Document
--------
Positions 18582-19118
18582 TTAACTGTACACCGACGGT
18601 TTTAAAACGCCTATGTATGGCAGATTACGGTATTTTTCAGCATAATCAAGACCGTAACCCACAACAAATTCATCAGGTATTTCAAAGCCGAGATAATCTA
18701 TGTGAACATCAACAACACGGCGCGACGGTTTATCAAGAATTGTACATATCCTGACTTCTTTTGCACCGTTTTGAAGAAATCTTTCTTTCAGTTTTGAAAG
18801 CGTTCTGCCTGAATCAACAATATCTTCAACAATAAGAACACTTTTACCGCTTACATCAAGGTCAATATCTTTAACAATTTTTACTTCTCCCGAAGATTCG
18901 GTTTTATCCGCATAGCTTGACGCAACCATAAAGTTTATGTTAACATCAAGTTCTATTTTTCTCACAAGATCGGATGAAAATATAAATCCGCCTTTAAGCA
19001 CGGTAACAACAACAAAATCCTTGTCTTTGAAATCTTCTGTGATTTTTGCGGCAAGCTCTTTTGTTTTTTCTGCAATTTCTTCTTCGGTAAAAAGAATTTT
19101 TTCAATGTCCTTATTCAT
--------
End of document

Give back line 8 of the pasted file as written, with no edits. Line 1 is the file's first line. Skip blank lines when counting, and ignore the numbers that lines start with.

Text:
19101 TTCAATGTCCTTATTCAT